Agreement on temporary layoffs reached in manufacturing

Due to the current economic crisis and situation in the labour market, a general agreement on temporary layoffs and training has been reached between the central social partners in Sweden’s manufacturing industry. Temporary layoffs are normally prohibited in Sweden and the settlement has caused disagreements among trade unions. While the Union of Metalworkers has welcomed the agreement, Unionen considers it a short-sighted solution.

The financial crisis and weakening demand has affected Sweden’s manufacturing industry in particular and necessitated action by the social partners. The Union of Metalworkers (IF Metall) states that 25% of their members risk unemployment if action is not taken. As a result, a general agreement on temporary layoffs and training was reached on 2 March 2009 between the social partners, in an attempt to rescue the jobs of many employees within the manufacturing industry. The rules of the general agreement must, however, be applied through a local agreement. Although temporary layoffs are normally prohibited in Sweden, this agreement gives employers an opportunity already obtained by many of their counterparts in Europe.

Details of agreement

The new general agreement on temporary layoffs and training was reached between IF Metall and the following employer organisations: the Association of Swedish Engineering Industries (Teknikföretagen), the Swedish Industrial and Chemical Employers’ Association (Industri- och Kemigruppen) and the Metal Group (Metallgruppen). The agreement is valid until 31 March 2010.

An agreement was also reached on 10 March 2009 between IF Metall and the Association of Motor Industry Employers (Motorbranschens Arbetsgivareförbund, MAF).

The general agreement allows for shorter working hours, even though layoffs are normally not permitted in Sweden. According to the general agreement, employees can be temporarily laid off from work while keeping their job. During this time, the employee will receive a payment of at least 80% of their normal salary. The salary will be paid according to the time actually worked.

The agreement also contains the following provisions:

  • if an employee is free one working day a week, their total salary will be reduced by a maximum of 20% – in other words, the free day will remain unpaid;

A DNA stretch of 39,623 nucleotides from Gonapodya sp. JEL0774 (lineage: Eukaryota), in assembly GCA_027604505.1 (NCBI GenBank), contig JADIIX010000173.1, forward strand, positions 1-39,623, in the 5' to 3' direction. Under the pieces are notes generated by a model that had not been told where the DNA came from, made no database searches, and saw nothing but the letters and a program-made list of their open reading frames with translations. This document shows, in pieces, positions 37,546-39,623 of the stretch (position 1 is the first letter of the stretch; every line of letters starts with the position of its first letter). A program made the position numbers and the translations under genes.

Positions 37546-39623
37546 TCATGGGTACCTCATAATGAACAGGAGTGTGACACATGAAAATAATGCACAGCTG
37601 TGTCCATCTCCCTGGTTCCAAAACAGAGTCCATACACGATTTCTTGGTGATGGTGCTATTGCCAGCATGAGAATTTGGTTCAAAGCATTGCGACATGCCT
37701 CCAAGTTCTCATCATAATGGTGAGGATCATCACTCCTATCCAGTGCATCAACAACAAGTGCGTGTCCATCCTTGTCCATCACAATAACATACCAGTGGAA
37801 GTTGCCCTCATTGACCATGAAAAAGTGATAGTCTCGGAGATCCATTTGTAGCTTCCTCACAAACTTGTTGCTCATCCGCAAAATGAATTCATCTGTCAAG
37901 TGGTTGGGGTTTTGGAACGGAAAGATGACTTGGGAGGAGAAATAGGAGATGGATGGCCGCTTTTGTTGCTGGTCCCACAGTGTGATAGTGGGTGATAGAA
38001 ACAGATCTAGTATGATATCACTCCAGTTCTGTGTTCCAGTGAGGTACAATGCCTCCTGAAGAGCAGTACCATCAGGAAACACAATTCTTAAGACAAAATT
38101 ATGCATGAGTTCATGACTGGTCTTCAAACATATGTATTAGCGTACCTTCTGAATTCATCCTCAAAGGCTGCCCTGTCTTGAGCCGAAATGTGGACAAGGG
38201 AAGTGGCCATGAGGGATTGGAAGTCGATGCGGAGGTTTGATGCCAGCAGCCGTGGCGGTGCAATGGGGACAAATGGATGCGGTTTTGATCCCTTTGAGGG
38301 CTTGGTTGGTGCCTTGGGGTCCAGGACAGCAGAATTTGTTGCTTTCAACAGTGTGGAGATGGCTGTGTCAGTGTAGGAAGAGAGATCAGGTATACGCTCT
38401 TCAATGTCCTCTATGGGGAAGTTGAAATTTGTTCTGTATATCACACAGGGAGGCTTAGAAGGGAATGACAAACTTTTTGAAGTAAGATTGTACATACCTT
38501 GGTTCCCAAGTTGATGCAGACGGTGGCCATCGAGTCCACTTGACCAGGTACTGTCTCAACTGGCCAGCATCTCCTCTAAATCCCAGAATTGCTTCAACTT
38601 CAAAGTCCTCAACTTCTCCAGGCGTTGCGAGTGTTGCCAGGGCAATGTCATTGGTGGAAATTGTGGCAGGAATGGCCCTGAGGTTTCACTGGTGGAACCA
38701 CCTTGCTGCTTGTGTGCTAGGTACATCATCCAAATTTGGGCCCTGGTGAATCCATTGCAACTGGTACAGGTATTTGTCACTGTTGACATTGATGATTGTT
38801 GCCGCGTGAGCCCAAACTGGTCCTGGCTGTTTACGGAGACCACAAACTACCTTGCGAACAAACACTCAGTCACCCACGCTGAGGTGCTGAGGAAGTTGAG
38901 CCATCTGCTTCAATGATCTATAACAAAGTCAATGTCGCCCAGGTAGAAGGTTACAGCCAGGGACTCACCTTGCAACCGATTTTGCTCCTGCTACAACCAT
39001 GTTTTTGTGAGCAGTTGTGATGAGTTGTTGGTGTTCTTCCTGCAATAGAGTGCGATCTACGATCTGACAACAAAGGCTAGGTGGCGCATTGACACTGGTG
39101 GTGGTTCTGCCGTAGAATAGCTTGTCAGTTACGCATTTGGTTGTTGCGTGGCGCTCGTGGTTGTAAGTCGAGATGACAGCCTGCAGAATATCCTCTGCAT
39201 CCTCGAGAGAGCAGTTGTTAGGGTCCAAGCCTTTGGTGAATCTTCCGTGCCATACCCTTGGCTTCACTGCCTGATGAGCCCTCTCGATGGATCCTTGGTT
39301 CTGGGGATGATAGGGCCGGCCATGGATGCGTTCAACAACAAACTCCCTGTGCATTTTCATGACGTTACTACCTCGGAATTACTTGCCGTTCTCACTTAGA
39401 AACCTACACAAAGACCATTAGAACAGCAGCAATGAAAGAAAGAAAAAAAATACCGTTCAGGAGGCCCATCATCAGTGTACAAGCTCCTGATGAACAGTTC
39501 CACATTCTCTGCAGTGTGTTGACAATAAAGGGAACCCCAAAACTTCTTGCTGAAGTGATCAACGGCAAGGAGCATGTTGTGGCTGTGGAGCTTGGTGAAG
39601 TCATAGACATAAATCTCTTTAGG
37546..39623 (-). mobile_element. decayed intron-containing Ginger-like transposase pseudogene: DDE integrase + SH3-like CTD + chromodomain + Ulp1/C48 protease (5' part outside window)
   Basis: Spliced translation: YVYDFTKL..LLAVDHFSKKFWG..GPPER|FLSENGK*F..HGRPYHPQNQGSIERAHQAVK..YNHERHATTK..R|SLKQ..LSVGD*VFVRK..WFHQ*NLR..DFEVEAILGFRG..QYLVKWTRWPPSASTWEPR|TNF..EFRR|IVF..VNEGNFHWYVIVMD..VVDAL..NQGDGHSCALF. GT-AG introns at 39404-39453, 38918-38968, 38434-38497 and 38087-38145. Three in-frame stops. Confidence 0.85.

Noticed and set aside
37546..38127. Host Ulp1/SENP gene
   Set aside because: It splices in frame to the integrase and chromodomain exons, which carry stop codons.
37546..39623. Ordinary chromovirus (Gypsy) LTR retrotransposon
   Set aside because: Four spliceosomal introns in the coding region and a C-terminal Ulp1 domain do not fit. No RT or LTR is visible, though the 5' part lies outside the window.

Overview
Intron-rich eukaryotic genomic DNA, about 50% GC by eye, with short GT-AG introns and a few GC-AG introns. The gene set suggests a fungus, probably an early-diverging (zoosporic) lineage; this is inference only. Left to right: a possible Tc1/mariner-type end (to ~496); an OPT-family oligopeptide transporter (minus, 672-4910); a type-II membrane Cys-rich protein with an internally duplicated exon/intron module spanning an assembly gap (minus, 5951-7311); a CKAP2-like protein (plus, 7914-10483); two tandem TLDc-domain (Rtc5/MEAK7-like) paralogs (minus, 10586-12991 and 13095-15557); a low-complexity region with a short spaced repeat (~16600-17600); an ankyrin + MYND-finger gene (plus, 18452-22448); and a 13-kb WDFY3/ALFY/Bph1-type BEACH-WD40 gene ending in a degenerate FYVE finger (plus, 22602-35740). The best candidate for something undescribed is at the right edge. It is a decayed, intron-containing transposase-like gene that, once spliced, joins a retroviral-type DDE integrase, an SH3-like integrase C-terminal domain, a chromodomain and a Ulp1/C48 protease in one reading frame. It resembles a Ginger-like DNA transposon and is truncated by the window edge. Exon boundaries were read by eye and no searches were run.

• employees who work two days a week and are free three days a week during ordinary working hours will have their total salary reduced by a maximum of 20%;
  • employees with free time for four hours a week will face a maximum reduction of 10% of their salary;
  • local parties can agree on training provisions for the workers instead of free time.

Local agreement at Volvo

Two weeks after the general agreement was signed, the first local agreement was reached at Volvo. According to a spokesperson of Volvo Verkstadsklubb, Mikael Sällström, the agreement provides an alternative to dismissal s and has made it possible for Volvo to keep 1,000 employees, who would otherwise have lost their jobs (see Dagens Arbete (DA) article (in Swedish), 13 March 2009).

Reaction of social partners to agreement

According to IF Metall’s Collective Bargaining Chief, Veli-Pekka Säikkälä, Volvo represents a good example of how to avoid dismissals in companies facing declining sales volumes (see DA news article (in Swedish), 13 March 2009). The severe crisis in the economy has necessitated these agreements, insists IF Metall. The general agreement is a tool that can be used over a shorter period of time as an alternative to further dismissals. At local level, it offers the possibility to reduce working hours, avoid more dismissals and maintain the competitiveness of Swedish industry, so that when the economy improves, people can quickly return to their jobs. The agreement should also be seen as a way to save strong companies from bankruptcy. IF Metall considers that all employees in the manufacturing industry must take responsibility and help to ease the effects of the current economic crisis. The trade union also highlights that the agreement involves a reduction in working hours and not a pay cut.

In contrast, Unionen, the trade union for professionals in the private sector, is critical of the agreement and considers it as a way of reducing wages. Unionen argues that the economy is suffering from a demand crisis and therefore that a wage decrease would only make the situation worse. If one company undertakes a wage reduction, more firms will be forced to do so in order to remain competitive. Unionen contends that this will not eliminate the risks of dismissals and bankruptcy. Moreover, there is a danger that the reduction in working hours will not be temporary, but will become a more permanent arrangement. The union believes that the main problem that needs to be addressed is, in fact, the shortage of demand. It argues that temporary layoffs are a short-sighted solution that will not improve the situation in the long term.

Karolin Lovén, Oxford Research

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